Hogarth, William, 1697-1764 / The analysis of beauty : written with a view of fixing the fluctuating ideas of taste
Chap. IV: of simplicity, or distinctness, pp. 21-23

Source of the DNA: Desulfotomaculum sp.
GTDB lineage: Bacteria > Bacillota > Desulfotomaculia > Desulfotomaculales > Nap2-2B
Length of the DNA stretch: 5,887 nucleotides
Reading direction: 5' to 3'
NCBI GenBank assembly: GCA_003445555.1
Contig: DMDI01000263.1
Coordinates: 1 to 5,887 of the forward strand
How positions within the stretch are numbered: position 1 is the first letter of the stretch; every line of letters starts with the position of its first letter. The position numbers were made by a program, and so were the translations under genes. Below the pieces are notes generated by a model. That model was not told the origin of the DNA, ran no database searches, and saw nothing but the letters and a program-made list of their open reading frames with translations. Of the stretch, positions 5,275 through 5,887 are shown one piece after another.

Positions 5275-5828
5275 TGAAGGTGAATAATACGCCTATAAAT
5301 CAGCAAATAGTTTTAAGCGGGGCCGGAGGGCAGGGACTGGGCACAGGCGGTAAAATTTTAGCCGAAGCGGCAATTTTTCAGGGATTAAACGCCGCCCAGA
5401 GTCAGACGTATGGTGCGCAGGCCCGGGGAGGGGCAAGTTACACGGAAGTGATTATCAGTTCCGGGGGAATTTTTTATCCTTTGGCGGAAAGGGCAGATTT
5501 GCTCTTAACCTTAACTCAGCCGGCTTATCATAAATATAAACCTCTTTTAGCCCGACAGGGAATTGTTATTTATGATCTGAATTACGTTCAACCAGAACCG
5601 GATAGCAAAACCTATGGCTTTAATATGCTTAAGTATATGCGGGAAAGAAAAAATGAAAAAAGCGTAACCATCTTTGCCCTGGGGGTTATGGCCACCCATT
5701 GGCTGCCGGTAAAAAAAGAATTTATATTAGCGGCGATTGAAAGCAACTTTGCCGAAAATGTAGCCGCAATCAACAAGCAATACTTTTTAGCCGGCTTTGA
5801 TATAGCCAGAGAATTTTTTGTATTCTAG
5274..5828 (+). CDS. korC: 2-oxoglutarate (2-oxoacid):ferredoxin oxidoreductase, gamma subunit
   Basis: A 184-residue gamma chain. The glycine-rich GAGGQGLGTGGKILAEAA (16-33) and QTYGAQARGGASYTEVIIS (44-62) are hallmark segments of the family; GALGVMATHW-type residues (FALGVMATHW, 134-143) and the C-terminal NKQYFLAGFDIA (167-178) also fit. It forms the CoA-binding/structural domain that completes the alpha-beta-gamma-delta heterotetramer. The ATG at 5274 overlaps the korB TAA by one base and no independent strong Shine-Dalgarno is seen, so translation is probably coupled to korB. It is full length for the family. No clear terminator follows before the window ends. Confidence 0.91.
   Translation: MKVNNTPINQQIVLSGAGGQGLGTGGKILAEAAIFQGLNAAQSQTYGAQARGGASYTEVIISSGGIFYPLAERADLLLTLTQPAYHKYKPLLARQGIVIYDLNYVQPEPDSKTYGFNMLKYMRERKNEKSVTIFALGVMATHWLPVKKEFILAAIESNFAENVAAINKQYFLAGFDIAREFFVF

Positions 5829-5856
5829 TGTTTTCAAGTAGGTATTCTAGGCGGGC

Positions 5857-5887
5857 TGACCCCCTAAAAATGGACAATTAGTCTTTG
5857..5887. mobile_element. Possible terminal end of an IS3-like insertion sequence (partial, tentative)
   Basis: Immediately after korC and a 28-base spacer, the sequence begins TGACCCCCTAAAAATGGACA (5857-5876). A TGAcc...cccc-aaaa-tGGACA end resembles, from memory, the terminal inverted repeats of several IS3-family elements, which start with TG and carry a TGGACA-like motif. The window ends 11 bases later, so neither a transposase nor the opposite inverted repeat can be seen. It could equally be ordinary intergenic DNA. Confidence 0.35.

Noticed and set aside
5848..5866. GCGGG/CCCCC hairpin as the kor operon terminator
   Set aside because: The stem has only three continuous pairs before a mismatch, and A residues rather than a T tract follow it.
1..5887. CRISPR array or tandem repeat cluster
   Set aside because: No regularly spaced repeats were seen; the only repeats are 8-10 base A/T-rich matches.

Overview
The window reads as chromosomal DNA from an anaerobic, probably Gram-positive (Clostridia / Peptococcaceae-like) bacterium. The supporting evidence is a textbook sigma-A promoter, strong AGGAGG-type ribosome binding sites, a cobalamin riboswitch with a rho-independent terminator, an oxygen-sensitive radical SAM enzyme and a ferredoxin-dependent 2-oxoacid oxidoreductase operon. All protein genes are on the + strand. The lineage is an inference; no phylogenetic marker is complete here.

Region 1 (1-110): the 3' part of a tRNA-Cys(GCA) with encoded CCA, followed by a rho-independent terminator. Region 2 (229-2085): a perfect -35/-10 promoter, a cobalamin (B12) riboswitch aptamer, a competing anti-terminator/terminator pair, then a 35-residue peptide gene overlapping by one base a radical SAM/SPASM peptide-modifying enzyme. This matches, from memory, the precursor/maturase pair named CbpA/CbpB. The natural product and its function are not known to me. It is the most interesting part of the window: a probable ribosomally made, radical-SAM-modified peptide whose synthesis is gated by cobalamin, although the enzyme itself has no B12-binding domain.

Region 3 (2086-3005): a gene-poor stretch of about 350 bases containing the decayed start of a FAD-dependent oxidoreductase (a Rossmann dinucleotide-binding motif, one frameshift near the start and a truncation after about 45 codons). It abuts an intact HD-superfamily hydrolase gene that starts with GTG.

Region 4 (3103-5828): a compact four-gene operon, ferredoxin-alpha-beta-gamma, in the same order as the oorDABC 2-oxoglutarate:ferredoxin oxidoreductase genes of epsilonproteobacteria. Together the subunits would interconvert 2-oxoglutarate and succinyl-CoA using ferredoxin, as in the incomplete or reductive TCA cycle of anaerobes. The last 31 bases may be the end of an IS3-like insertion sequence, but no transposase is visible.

ANALYSISof BEAU TY. 23 The oval alfo, on account of its variety with fimpli- city, is as much to be, prefer'd to the circle, as the triangle to the fquare, or the pyramid to the cube; and this figure leffen'd at one end, like the egg, thereby being imore varied, is. fngled out by the author of all variety, to bound ithe features of a bea'utiful face. When the oval has a little more of the cone added to it than the egg has, it becomes more difindly a compound of thofe two moft fimple varied figures. This is the fhape of the pine-apple t, which nature hats Fig. particularly diffinguiih'd by beftowing ornaments of T p rich mofaic upon it, compofed of contrafted ferpefntine line, and the pips +:, as: the gardiners call them, are fill , Fig. I. varied by two caVities and one round eminence in each. Tp Could a more elegant fimple form than this have been found ; it is probable that judicious archited, Sit Chriflopher Wren, would not have chofen the pine- apples for the two terminations of the fides of the front of St. Paul's: and perhaps the glbe and ctofs, tho' a finely varied ligure, which terminates the dome, would not have had the preference of fituation, if a religious Tmotive had not been the ooccafion. Thus we fee fimplicity gives beauty even to vafiety, as it makes it more eafily underflood, and fhoruld be ever fludied in the works of art, as it ferveg to prevent pet- plexity in forms of elegance; as will be fhewn in the next chapter. CHAP.
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